Knowledge of its existence ended towards the 17th century. Its triangle-shaped borders are formed by the Madre de Dios river to the Northwest, in what today is Peru, the Beni river to the Southeast, in what today is Bolivia, and the first andean foothills to the south. A triangle of around 80,000 square kilometers that since then and until this day is one of the largest and most biodiverse biological corridors in the world.
This life heartland cut in half by what today is the Peru-Bolivia border, is part of the Antisuyu, one of the four Inca kingdoms. Its ancestral inhabitants have millenary cultural inheritance from the Mollo ancestral culture and today’s Kallawaya.
The arrival of the Jesuits in the 17th century brought about great changes in the region. Some tribes were subdued and relocated, evangelized and converted. Others were able to run into the forest and remain less perturbed by the radical cultural changes and aberrations brought about by the now colonizing order.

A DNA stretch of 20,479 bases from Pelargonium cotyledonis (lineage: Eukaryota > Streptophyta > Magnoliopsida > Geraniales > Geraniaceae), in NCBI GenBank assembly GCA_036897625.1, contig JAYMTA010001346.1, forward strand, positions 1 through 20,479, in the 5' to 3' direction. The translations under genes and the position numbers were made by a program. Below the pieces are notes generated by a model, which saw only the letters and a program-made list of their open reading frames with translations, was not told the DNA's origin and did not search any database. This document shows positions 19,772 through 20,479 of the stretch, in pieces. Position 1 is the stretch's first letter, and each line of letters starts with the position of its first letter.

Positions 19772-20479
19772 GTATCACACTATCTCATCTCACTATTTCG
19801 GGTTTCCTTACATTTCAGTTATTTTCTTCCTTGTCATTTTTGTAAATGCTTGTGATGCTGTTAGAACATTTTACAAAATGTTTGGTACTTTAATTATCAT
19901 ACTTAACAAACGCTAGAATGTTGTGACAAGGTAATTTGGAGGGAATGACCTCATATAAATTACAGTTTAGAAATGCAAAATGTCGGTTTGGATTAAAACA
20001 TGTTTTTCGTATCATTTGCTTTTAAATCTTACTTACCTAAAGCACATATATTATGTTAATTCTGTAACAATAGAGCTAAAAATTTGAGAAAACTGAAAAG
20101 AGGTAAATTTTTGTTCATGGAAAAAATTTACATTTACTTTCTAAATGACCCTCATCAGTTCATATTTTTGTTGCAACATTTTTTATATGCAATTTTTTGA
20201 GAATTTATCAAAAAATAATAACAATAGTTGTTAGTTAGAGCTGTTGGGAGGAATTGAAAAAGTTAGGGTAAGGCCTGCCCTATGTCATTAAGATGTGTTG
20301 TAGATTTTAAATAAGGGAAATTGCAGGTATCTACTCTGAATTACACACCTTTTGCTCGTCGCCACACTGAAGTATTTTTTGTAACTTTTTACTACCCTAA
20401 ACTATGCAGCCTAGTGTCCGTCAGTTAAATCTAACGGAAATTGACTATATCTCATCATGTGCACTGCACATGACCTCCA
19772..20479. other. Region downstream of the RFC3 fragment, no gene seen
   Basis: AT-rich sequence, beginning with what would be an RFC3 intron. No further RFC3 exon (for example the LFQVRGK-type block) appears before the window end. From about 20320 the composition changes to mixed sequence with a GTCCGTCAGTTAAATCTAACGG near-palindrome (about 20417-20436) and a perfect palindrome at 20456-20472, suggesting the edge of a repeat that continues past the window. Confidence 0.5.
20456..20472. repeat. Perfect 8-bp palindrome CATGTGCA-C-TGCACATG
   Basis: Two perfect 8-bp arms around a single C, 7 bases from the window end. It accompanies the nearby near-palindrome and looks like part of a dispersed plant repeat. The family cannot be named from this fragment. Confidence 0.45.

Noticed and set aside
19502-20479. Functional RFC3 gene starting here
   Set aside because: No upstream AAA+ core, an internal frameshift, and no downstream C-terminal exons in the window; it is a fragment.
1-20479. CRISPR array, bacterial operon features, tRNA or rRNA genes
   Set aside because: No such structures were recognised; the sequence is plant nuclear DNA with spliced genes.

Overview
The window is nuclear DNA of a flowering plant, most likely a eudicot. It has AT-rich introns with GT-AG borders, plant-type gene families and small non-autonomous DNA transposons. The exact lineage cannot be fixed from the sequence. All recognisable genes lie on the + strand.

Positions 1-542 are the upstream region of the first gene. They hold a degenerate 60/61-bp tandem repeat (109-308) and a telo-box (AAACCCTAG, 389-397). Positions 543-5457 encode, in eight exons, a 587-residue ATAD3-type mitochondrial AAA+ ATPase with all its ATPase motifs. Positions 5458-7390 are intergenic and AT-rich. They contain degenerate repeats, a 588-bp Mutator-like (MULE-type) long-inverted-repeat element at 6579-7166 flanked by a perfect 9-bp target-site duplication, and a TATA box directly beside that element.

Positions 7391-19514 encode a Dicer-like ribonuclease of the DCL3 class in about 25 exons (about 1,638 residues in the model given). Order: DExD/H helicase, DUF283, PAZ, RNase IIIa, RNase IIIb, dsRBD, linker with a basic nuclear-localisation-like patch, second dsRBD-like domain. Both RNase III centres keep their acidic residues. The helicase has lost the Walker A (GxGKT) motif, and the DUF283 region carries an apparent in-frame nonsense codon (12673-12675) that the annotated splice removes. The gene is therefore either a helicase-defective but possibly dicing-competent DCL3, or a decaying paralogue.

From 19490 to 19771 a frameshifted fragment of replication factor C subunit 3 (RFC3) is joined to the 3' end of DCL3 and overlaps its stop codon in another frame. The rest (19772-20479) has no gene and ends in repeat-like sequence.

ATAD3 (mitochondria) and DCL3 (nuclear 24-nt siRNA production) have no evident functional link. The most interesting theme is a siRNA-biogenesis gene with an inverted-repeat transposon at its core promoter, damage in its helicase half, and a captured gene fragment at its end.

Among the tribes that inhabited the Irimo nation that are mentioned by the Jesuit texts are the Chiman, Mosetén, Leco, Tacana, Uchupiamona, Araona, Esse Ejja and Toromona. This last one are the ones that are still living in voluntary isolation, uncontacted, inside of the forest. Many of the mentioned tribes are recognized today by the new constitution of the Plurinational State of Bolivia, though this recognition is mostly only symbolical. As far as territories go, only a small fraction of what was Irimo has been titled to these tribes, the rest, is either a national park, or is being exploited and invaded.